Deadline Day and how to avoid last minute Deal Destruction

Last night the British Football Transfer Window slammed shut sending football clubs and fans into an annual frenzy. The prior 24 hours has seen staff across the game working in overdrive to conclude last minute deals. It’s the same every year and it’s unlikely to change. But why does deadline day consistently cause chaos when the transfer window is open for months in advance? And what does that say about our psychological tendency to leave business decisions to the last minute?

Man Utd waited until Deadline Day to loan Falcao from Monaco

Colombian International striker Radamel Falcao moving to Manchester United is just one high profile example of a big deadline day decision being made yesterday in the English Premier League.  At face value, this trend could purely be viewed as a negotiation tactic for the best possible deals as the minutes tick away and football clubs become more desperate. But this game of brinkmanship is not always the only factor. Players and Managers alike have been known to drag their heels on decisions that have been on the cards for weeks, only to sanction a deal in the final moments of the window. This is not a trait that is exclusive to football or the sports industry.

Thus the question remains, psychologically why do we sometimes over procrastinate business decisions? One theory is that we subconsciously prefer to delay stressful tasks and not worry about them until we have to. Alternatively, some companies (including ourselves!) believe they work well under pressure. Stress evasion could theoretically provide an incentive to the postponement of a task. Psychologists Fiore and Neil cite procrastination as a mechanism for coping with the anxiety associated with starting or completing any task or decision.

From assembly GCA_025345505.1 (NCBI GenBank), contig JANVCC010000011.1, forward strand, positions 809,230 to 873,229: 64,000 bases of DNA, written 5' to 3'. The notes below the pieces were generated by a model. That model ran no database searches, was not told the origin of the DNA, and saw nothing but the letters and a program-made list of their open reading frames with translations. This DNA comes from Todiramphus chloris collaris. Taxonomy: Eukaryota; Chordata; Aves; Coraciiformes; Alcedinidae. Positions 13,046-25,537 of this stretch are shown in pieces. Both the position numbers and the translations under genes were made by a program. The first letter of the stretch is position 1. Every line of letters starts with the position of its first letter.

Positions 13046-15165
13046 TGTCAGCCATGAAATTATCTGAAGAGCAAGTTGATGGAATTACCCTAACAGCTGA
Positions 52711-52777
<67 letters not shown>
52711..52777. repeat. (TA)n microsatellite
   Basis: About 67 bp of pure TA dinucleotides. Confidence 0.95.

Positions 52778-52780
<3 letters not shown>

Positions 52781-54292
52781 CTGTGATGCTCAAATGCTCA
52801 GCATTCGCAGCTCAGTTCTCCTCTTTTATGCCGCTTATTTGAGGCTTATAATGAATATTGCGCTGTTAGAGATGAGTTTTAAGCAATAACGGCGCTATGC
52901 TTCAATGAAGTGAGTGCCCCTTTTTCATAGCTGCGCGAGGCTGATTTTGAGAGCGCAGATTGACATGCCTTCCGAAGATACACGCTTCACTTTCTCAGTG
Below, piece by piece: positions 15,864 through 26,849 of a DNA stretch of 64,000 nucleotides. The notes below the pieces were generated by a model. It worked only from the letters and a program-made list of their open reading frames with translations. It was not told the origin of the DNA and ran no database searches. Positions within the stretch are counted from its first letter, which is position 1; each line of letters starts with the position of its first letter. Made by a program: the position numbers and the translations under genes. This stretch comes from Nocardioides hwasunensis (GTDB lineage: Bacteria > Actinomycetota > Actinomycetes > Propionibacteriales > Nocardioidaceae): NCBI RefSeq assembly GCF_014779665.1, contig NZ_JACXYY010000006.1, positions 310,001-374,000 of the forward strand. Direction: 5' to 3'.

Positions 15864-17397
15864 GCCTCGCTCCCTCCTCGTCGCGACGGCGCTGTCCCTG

Whilst this whole subject is open to debate and personal interpretation, one thing is for sure, it is not an exclusively contemporary behavior. Even In classic Greek literature, a famous poet named Hesiod warned against the temptation to “put your work off till tomorrow and the day after.” It appears this trend has always been there, and it is therefore unlikely to suddenly disappear.

In advertising, every day is transfer deadline day. We deal with publisher’s different artwork and booking deadlines 24 hours a day, 7 days a week. Like football fans that stand in stadium car parks trying to catch a glimpse of late additions, we actually enjoy the fast paced nature of getting important ads booked in before a window closes. But this comes with its own series of risks. With too much pressure and too little time it might just be that meeting that deadline becomes impossible. See Jermaine Defoe for example, who failed to push through a deadline day move to QPR from the MLS side Toronto FC yesterday if social media rumors are to be believed!

So how do we avoid disappointment? There is no definitive answer but here at WSA we have 5 principals which have served us well in maintaining our excellent record of meeting deadlines:

1) Be an Advocate of Organisation – A tidy and well-structured desk and PC is the first step to keeping on top of our busy work load.

2) Work Fast but Never Rush – If we can do it now, we do it now. Prioritise, don’t compromise.

3) Preach Quality Control – Check and double check everything.  It takes longer to revisit a mistake later than it does to scan thoroughly and potentially spot one early on.

4) Create Extra Reminders – To do lists, calendar alerts and alarms in advance of deadlines keep us from scrambling with minutes to spare.

5) Set our own Deadlines – Maintain a strict order of time frames and set our own personal deadline in advance of actual deadlines. This gives us breathing space if anything goes wrong and has given us a reputation for reliability and consistency.

Whilst we all like to conclude business at the earliest opportunity, there are too many factors to make that possible every single time; we understand our client’s busy nature and do our best to accommodate any and all needs, even when the clock is ticking.

We look forward to booking your next advertisement soon, whatever deadline we need to work with you to hit.